January 24, 2022

Faced with Omicron, several film releases again postponed

CINEMA – The year 2022 is not starting off in the best possible way for the world of cinema. Faced with the outbreak of the Omicron variant, and despite keeping theaters open, the latter was forced to postpone several film releases scheduled for this month of January.

Warner has just announced this Wednesday, January 5 the postponement of Permission fromto construct, initially expected next week, on March 9. The feature film, directed by Éric Fraticelli starring Didier Bourdon, is added to a growing list.

Among the other victims: the film Morbius, centered on Spider-Man’s illustrious enemy vampire in the Marvel Universe, played by Jared Leto. The blockbuster produced by Sony, was due out on January 26, but was postponed to March 30 in France, and April 1 in the United States. This is the fifth time since the start of the pandemic that it, initially scheduled for 2020, has been postponed.

Omicron, a “tidal wave”

In mid-December, Gaumont had for his part chosen to shift Rumba life, the comedy directed and performed by Franck Dubosc, lasting several months (from January 19 to August 24). The production company also announced the postponement (from March 30 to May 18) of the satirical comedy I love what you do, directed by Philippe Guillard, and in which Gérard Lanvin plays his own role.

The Omicron variant, the spread of which is described as a “tidal wave” by the Minister of Health Olivier Véran, has become increasingly threatening in recent weeks. The figures are colossal: nearly 300,000 new cases have been identified in France in the last 24 hours, unheard of since the appearance of Covid-19 in 2020.

Globally, the UK and US have more than 200,000 and 1 million daily cases, respectively. Some European countries such as Spain (where most of the population is vaccinated) or Denmark are also breaking their records with around 100,000 and 20,000 positive cases listed.

With these postponements, distributors therefore anticipate the implementation of potential restrictions, which would undoubtedly impact the attendance of dark rooms. Because it started to rise again in December (with 20.43 million admissions) and the immense success of Spider-Man: No Way Home is no stranger to it.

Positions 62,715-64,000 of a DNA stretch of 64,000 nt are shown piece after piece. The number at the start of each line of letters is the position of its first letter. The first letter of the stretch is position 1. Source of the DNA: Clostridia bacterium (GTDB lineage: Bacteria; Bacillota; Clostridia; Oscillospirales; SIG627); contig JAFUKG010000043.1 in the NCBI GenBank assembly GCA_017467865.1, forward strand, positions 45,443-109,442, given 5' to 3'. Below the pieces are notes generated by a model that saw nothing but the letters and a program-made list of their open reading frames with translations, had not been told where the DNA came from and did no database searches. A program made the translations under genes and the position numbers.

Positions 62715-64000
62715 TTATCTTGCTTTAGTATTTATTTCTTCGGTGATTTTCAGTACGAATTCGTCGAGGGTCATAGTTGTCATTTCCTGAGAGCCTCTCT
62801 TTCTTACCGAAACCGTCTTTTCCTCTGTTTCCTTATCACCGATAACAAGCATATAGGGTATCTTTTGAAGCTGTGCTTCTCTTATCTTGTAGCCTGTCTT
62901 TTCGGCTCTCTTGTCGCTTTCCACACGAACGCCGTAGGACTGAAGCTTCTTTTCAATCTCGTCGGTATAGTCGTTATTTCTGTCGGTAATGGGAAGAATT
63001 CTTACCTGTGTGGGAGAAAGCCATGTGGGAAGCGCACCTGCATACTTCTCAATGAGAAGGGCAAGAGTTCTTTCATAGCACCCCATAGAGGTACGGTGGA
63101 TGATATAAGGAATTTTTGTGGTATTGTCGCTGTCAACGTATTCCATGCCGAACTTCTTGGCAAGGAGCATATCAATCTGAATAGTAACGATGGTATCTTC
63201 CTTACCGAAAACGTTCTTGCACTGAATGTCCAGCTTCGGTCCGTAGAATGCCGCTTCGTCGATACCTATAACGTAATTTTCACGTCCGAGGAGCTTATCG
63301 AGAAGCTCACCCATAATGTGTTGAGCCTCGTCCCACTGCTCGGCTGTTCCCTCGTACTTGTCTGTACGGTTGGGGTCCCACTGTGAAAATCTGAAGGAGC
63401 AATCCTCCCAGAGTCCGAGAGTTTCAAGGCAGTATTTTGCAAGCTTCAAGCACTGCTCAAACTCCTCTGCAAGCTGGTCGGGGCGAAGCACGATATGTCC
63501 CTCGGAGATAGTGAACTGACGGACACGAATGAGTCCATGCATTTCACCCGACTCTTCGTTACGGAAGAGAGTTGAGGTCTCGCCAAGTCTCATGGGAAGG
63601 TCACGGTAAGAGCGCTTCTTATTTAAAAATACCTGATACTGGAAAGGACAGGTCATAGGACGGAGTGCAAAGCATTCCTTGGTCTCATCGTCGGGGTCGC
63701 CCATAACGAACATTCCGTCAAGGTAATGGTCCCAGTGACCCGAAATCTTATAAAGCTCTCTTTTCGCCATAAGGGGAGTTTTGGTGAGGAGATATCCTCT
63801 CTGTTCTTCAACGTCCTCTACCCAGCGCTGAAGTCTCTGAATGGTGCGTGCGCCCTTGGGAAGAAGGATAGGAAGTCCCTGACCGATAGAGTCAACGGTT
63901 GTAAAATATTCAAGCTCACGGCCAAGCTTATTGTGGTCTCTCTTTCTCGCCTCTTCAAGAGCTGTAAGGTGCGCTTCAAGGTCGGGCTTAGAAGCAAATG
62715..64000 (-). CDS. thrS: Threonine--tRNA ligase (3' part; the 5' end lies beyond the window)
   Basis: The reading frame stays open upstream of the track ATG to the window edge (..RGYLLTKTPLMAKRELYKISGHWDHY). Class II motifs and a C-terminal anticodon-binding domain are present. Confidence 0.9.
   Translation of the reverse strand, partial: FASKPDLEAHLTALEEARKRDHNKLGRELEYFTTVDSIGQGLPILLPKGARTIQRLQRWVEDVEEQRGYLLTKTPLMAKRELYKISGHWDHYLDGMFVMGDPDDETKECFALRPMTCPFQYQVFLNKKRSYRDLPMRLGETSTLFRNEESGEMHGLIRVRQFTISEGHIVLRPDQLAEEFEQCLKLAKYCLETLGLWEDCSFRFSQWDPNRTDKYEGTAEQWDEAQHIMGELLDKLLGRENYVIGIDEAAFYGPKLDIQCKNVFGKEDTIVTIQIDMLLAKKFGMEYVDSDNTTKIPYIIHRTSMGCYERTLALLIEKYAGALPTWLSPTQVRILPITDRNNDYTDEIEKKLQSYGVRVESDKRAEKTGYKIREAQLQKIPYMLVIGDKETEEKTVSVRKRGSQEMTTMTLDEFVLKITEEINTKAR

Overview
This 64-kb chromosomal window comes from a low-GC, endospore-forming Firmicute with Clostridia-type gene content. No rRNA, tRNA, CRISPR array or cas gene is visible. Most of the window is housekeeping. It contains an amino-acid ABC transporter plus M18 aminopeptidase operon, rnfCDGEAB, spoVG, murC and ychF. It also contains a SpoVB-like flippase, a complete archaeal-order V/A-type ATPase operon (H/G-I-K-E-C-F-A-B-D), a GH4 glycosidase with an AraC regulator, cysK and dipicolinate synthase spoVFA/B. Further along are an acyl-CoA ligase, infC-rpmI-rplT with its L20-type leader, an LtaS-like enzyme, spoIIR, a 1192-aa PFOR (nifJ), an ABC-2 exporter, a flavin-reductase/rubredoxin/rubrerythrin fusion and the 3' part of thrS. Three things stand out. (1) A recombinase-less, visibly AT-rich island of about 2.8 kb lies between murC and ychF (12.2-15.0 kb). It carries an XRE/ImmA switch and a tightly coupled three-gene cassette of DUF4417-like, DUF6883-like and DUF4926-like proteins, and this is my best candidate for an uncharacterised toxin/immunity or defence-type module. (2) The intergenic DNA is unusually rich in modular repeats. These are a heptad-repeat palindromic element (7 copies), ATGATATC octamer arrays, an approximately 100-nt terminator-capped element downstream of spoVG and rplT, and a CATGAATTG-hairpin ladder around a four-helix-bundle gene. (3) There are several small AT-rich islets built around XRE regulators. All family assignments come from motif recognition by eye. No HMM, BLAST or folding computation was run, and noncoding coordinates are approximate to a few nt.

A breath of fresh air for cinemas

The 27th film in the Marvel Cinematic Universe alone has attracted more than 5 million curious people in France (more than a billion dollars collected worldwide), a record since the start of the pandemic. His pursuers were not left out: the animated film All in Scene 2 has for its part exceeded the million entries and the fourth opus of Shower (released early December) totaled more than 2 million.

It was these good friendships that convinced Fred Cavayé, director of the adaptation of the famous play. Farewell Mr. Haffmann, to maintain the release of his film until Wednesday, January 12. “Films must live”, assures the filmmaker to HuffPost. “Fortunately there are still films in theaters and people to go see them” during this gloomy period.

His feature film, carried by Gilles Lellouche, Daniel Auteuil and Sara Giraudeau, will have lived it all: a shooting stopped by the three months of total confinement in the spring of 2020, a rewriting of the scenario to avoid scenes with too many extras, a release several times rejected… But Fred Cavayé prefers to be positive, convinced that all these steps will have “made it possible to make the film better”. And if he admits to being frustrated at the idea of ​​not being able to organize a preview tour, he has only one hurry: that the spectators discover his work.

See also on The HuffPost: Theaters or streaming, will the cinema of the “next world” really be different?